Inherited, genetic and congenital disorders

What’s the difference?

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Which is the difference between inherited, genetic and congenital disorders? We often hear about hereditary and/or genetic and/or congenital disorders. These terms are often confused or, even worse, used interchangeably. A hereditary disorder is certainly genetic: indeed it can be defined as a disease caused by a genetic mutation that has been transmitted from parents to the offspring. The term “congenital”, instead, simply refers to a disease present from birth. However, it is not certain that a congenital disorder is also genetic and that, if genetic, it is also hereditary or transmissible.

Genetic and not genetic

Therefore the basic classification is in hereditary diseases (all genetic) and congenital diseases (not all genetic). To give some examples, malformation syndromes are all congenital diseases, because they are clinically evident from birth (and sometimes already in utero through ultrasound), but they are not always hereditary. Fetal malformations due to exposure to pollutants or so-called teratogenic drugs, for example, are non-hereditary congenital disorders. Mucopolysaccharidosis, mucolipidosis and in general the syndromic disorder of metabolic origin instead falls within the chapter of hereditary congenital disorders.

Not inherited and not transmissible genetic defects

There are also intermediate cases, characterized by genetic defects which, due to their particular origin, it is not completely appropriate to classify as hereditary. Classic example: de novo chromosomal disorders. Malformation syndromes of chromosomal origin are due to de novo chromosomal aberrations, ie not present in the parent and due to pre or post-zygotic chromosomal rearrangement events. Unless the chromosomal defect is present in a certain amount of sperm or egg cells of one parent (germinal mosaicism, which is impossible to exclude with certainty), it is improper to define these syndromes as hereditary. Furthermore, since in many cases these syndromes prevent the affected individual from reproducing, the disease is not transmissible.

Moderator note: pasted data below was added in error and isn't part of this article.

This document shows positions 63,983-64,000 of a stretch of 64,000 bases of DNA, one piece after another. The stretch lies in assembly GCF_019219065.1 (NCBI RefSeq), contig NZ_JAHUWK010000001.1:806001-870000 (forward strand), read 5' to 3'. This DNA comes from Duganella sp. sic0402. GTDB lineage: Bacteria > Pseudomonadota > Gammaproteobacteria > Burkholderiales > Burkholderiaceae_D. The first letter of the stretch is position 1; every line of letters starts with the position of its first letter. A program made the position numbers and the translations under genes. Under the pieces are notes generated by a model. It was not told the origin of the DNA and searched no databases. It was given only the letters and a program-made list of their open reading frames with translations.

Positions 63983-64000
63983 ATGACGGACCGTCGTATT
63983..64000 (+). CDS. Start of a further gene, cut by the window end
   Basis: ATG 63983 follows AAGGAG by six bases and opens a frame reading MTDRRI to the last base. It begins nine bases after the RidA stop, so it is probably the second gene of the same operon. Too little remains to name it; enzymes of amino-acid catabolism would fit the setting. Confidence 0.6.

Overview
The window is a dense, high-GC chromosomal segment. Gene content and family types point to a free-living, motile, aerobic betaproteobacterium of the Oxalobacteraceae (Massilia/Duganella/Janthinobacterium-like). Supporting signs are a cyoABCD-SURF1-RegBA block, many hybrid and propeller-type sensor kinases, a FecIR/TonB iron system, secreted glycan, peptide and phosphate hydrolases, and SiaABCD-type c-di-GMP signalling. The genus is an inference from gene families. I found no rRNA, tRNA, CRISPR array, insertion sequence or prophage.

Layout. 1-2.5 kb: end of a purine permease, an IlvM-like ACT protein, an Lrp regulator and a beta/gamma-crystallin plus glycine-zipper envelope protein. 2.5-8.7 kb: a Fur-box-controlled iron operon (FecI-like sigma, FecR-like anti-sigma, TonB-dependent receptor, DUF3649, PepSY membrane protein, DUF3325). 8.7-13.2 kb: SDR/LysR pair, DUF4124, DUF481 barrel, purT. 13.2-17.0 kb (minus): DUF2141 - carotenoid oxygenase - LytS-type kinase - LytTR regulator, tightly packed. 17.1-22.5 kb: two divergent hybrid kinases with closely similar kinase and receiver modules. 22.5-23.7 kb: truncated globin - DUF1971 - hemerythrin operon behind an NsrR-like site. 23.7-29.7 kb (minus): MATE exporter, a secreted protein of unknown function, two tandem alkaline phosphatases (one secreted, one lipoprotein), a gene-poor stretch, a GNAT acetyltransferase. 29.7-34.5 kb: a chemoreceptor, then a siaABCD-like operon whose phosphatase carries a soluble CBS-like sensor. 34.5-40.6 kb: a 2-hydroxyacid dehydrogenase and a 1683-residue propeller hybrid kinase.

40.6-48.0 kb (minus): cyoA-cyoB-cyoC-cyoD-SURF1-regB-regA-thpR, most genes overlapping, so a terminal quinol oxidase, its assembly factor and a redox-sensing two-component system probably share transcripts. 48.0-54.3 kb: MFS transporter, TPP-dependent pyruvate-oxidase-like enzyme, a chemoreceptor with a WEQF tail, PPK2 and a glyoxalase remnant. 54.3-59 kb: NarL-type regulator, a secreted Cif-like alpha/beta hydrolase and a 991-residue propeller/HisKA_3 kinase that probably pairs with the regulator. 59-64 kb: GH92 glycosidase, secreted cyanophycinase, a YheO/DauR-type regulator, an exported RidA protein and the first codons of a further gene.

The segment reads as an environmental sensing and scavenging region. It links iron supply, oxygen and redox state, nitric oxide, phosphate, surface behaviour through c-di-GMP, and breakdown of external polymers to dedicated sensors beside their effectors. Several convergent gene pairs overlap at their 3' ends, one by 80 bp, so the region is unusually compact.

De novo mutations

All the disorders caused by de novo genetic mutations (both chromosomal or genic) would deserve a deepen discussion. Overall, the term “de novo” is used to label a mutation that, identified in the affected person, is absent in both parents. This can have essentially two causes: (1) the genetic defect is post-zygotic, that is the mutation arise during the first cell divisions after fecundation, and as such it will be present only in some cells of the affected person. In this case we talk about “somatic mutation”. (2) The genetic defect is pre-zygotic, being present in one of the parents but only in some cells of the gonads. In this case we talk about parental gonadal mosaicism.

Empirical risk

A parent with gonadal mosaicism will be completely asymptomatic (or only mildly affected if the mutation, as well as in some of the gonadal cells, is also present in some cells of the body) and will have an empirical risk of retransmitting the mutation in subsequent conception which is estimated around 5%. However, not all pre-zygotic defects are present in mosaic: in many cases the mutation is thought to arise in a single sperm or egg cell. Conceptually, the difference between the de novo vera mutation and the mutation derived from parental gonadal mosaicism is therefore evident. However, since it is not currently possible to perform a test to verify parental gonadal mosaicism, the two conditions are considered equally from a practical point of view and, in genetic counseling, an empirical reproductive risk of about 5% is always attributed.

Posted in Academia, Last Update, Medical Genetics.

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